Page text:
June 14, 2018 / 2:22 PM / 2 months ago

Turkish lira weakens, market seems to shrug off Erdogan's comments on Moody's

ISTANBUL, June 14 (Reuters) - Turkey’s lira weakened slightly against the dollar in volatile, pre-holiday trade on Thursday, with investors appearing to largely shrug off comments from President Tayyip Erdogan that he would carry out an “operation” against ratings agency Moody’s.

In an interview late on Wednesday, Erdogan, who has frequently characterised the criticism of ratings agencies as an attack on Turkey, said he would take action against Moody’s following June 24 elections. The agency last week downgraded ratings of 17 Turkish banks, saying “the operating environment in Turkey has deteriorated”.

While the lira edged in and out of positive territory against the dollar in thin trade ahead of the Eid al-Fitr holiday, market participants said it was helped by the latest minutes from the central bank.

In the minutes of last week’s policy-setting meeting, released on Thursday, the bank said it would deliver further tightening if needed. It also said inflation and inflation expectations continued to pose risks to prices, the minutes showed.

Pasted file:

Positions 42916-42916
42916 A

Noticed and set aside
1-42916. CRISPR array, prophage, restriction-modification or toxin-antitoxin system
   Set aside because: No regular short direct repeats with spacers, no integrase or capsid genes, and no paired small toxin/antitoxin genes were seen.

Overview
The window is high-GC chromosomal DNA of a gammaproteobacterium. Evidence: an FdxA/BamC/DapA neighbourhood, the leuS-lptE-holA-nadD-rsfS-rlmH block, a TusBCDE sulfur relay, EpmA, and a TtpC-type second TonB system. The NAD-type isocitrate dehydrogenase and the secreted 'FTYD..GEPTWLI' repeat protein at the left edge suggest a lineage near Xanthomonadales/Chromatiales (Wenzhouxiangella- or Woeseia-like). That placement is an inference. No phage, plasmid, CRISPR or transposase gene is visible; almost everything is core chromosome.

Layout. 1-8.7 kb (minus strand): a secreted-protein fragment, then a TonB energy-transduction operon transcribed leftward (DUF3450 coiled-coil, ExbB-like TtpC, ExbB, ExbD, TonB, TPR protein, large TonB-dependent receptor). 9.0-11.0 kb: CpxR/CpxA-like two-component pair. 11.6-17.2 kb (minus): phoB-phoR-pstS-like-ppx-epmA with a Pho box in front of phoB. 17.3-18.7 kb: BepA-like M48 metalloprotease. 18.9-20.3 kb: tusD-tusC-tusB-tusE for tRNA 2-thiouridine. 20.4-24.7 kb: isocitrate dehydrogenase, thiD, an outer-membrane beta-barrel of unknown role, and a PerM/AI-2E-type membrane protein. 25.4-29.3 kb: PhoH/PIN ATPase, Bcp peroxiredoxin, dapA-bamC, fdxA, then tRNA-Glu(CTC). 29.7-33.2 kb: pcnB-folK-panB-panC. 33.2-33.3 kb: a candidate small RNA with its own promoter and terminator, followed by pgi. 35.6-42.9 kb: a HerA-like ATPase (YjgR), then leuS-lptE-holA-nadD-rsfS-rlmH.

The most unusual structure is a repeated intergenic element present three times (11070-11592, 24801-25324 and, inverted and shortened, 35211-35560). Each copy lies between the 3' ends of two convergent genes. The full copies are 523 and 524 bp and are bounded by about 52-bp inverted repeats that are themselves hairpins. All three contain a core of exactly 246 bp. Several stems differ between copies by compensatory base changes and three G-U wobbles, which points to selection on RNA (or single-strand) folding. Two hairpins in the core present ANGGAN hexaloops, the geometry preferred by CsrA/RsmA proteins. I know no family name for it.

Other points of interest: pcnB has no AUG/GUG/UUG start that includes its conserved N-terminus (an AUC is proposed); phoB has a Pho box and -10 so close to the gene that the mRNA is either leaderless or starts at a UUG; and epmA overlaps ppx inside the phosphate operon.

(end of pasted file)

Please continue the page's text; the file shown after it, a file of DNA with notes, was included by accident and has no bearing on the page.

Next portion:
“The minutes the central bank published imply that the central bank remains committed to maintaining tight monetary policy,” said Piotr Matys, an emerging markets forex strategist at Rabobank.

“But we’ll have to wait for the outcome of elections and more importantly whether the administration will accelerate the base of reforms.”

The lira stood at 4.6735 against the dollar at 1339 GMT, slightly weaker from Wednesday’s close of 4.6600.

Turks go to the polls on June 24 for parliamentary and presidential elections. Tayyip Erdogan is seen falling short of a first-round victory in Turkey’s presidential election, with his support dipping 1.6 points in one week, according to a survey by pollster Gezici published on Thursday.

The main BIST 100 share index was up 1.11 percent to 94,540 points after a half day session on Thursday.

Friday is a national holiday in Turkey. (Reporting by Ali Kucukgocmen; Editing by David Dolan)

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